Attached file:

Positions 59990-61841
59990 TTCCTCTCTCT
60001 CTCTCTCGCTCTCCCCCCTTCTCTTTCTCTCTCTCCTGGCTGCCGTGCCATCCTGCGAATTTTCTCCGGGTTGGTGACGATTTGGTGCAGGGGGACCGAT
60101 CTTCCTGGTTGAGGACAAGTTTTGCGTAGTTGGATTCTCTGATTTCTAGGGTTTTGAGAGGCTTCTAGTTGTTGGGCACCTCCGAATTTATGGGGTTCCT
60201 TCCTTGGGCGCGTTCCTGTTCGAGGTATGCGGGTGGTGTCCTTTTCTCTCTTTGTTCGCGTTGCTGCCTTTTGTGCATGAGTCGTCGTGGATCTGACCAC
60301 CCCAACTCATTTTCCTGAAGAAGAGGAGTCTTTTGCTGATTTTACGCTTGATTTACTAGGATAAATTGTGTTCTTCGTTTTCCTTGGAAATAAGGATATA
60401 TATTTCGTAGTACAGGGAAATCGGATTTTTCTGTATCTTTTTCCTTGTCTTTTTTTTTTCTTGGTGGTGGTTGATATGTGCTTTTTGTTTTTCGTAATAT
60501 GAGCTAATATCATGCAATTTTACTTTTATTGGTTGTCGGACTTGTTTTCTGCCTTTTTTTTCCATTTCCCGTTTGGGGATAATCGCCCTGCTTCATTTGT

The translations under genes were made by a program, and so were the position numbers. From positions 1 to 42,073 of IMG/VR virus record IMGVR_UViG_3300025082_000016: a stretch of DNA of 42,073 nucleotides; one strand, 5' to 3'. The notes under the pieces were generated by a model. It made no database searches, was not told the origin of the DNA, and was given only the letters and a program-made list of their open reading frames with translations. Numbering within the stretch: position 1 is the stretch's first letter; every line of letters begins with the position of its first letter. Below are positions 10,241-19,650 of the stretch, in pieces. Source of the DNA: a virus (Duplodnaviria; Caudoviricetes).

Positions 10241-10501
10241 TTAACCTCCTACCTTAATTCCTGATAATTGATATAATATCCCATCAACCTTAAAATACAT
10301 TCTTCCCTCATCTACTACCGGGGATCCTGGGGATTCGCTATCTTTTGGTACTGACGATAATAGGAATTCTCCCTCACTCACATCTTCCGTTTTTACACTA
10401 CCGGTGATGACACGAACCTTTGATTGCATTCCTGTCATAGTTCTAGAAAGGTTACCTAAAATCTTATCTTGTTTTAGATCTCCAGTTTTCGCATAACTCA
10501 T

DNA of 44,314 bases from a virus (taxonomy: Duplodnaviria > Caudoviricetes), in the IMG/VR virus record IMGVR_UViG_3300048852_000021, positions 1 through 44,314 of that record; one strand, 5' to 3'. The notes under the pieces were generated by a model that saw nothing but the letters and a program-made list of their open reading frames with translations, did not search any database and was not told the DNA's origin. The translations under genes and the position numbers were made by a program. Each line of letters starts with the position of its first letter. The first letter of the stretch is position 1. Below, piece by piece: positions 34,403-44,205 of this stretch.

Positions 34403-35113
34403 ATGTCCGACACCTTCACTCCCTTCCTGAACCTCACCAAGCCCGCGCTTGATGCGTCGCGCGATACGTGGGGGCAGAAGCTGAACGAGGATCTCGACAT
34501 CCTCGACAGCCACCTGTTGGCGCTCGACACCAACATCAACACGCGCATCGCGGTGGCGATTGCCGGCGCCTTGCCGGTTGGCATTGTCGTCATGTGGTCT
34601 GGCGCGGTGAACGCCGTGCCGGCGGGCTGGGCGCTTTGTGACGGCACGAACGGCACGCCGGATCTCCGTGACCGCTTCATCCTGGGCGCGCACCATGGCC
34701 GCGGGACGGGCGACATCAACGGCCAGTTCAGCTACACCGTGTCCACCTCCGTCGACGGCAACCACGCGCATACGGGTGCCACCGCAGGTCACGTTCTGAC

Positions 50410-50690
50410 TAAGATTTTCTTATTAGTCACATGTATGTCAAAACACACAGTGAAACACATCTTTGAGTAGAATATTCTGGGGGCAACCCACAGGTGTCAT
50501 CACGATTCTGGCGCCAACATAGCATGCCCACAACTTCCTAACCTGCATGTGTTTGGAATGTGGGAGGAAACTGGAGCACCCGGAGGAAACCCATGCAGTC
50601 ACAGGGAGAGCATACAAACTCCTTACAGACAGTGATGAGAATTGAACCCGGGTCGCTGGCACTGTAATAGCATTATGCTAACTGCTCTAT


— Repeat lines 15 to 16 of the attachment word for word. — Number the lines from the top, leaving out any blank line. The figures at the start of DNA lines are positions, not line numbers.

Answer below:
DNA of 44,314 bases from a virus (taxonomy: Duplodnaviria > Caudoviricetes), in the IMG/VR virus record IMGVR_UViG_3300048852_000021, positions 1 through 44,314 of that record; one strand, 5' to 3'. The notes under the pieces were generated by a model that saw nothing but the letters and a program-made list of their open reading frames with translations, did not search any database and was not told the DNA's origin. The translations under genes and the position numbers were made by a program. Each line of letters starts with the position of its first letter. The first letter of the stretch is position 1. Below, piece by piece: positions 34,403-44,205 of this stretch.

Positions 34403-35113